The authors have not declared any conflict of interests.


Alyılmaz C (2016). Gobu'stan'ın Gizemi (Kıpçaklar'a Giden Yol)( The Mystery of Gobu'stan (The Road to the Kipchaks)). Bitlis: Bitlis Eren Üniversitesi Yayınları, p. 226.


Aslan AS (2017). "Stones speak": The form language of turkısh tomb stones. International Journal of Turkish Literature Culture Education (TEKE) 6 (3):1923-1937.


Author T (2017). The History of the Knife Throughout the Ages.



Ayyılmaz C (2019). Bıçak Ä°zi, Belgesel. (Bursa Line Tv, Röportaj) (Knife Mark, Documentary. (Bursa Line Tv, Interview)


Birinci S, Camci A (2016). An example of traditional handicrafts that should be protected. Production of Sivas Knife). Marmara Geographical Journal (33):493-509.


del Pilar Babot M, Hocsman S, Cattáneo GR (2013). Assessing the life history of projectile points/knives from the Middle Holocene of Argentina's Southern Puna. Quaternary International 287:3-19.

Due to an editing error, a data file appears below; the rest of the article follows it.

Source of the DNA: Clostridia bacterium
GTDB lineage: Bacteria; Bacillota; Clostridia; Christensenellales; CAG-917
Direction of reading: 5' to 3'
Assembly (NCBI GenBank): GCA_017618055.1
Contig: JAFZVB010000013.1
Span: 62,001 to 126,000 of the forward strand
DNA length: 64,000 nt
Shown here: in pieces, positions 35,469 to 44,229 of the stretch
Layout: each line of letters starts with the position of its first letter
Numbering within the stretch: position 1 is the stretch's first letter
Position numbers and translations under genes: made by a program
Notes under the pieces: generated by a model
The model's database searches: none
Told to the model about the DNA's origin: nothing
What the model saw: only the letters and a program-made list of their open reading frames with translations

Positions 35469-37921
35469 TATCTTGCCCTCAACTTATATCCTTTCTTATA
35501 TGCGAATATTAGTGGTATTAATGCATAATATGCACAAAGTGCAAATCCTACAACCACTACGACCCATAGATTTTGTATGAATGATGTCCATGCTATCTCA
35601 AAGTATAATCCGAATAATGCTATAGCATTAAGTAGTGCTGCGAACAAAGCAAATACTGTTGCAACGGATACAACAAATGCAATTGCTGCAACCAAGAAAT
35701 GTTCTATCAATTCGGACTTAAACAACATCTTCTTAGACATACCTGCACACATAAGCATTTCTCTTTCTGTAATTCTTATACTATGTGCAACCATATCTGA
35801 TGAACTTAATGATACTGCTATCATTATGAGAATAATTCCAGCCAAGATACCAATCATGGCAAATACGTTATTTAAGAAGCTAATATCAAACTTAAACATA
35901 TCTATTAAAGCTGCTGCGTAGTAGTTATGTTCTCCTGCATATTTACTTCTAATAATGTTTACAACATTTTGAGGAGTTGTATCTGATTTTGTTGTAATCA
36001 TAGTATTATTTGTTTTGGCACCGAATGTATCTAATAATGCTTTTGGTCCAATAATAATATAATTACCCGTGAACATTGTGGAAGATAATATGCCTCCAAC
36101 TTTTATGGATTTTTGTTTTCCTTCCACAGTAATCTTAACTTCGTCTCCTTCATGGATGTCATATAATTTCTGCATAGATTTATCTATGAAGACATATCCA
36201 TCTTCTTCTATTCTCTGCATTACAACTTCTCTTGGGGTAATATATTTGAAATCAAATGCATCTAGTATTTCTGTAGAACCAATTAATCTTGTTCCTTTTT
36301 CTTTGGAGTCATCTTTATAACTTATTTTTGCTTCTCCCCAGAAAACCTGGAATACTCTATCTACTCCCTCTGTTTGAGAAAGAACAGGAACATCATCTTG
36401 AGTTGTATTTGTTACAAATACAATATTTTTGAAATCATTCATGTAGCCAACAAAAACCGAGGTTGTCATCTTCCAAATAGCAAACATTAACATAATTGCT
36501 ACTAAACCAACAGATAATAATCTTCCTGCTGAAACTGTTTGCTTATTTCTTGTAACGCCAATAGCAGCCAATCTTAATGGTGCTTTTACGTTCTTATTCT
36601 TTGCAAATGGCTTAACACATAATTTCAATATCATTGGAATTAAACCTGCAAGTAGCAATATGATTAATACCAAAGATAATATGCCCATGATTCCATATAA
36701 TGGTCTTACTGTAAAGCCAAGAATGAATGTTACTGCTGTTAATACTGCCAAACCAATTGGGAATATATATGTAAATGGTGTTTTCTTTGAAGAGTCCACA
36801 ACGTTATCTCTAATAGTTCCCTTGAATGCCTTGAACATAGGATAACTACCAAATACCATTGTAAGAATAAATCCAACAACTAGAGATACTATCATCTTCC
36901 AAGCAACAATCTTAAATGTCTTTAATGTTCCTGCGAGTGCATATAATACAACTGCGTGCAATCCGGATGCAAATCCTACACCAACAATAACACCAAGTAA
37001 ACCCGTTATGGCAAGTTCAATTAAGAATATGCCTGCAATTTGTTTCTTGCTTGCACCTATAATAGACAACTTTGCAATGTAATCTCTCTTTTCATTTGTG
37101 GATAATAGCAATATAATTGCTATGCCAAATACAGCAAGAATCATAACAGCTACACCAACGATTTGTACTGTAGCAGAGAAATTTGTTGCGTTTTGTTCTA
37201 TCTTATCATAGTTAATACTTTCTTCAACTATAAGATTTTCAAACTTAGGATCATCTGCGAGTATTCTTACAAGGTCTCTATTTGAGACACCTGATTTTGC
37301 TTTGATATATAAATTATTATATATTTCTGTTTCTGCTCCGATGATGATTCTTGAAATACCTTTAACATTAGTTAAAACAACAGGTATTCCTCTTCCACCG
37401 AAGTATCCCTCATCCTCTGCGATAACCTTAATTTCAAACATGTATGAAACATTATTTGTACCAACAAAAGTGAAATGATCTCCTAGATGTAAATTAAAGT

DoÄŸanay H, Ahmet ÇavuÅŸ (2013). Geleneksel El Sanatlarına Bir Örnek: Sürmene Bıçağı Üretimi: An Example of Traditional Handicrafts: Production of Sürmene Knife . DoÄŸu CoÄŸrafya Dergisi 18(29):51-64.


Goodale N, Otis H, Andrefsky Jr W, Kuijt I, Finlayson B, Bart K (2010). Sickle blade life-history and the transition to agriculture: an early Neolithic case study from Southwest Asia. Journal of Archaeological Science 37(6):1192-1201.


GülÅŸen MK (2014). Ä°smini Dünyaya Duyuran Bursa Bıçakları ve Bıçakçıları (Bursa Knives and Knives, Announcing Their Name to the World, Interview). V. BeÅŸtan, Röportaj.


Harari YN (2017). Hayvanlardan Tanrılara Sapiens (Hayvanlardan Tanrılara: Sapiens). İstanbul: Kolektif Kitap. 40. Baskı.


Hayward T (2016). Knife. The culture, craft ans cult ofthe cook's Knife. London: Quadrille Publishing Pentagon House.


Karpuz H (2014). Sürmene Bıçakçılığı (Sürmene Knife Making).